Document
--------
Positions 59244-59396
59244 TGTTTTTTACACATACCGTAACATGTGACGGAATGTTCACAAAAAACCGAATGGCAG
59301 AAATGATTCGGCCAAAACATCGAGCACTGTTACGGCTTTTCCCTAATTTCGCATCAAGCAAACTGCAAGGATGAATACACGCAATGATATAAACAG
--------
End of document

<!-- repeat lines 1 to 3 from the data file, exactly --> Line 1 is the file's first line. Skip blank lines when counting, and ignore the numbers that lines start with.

Positions 59244-59396
59244 TGTTTTTTACACATACCGTAACATGTGACGGAATGTTCACAAAAAACCGAATGGCAG
59301 AAATGATTCGGCCAAAACATCGAGCACTGTTACGGCTTTTCCCTAATTTCGCATCAAGCAAACTGCAAGGATGAATACACGCAATGATATAAACAG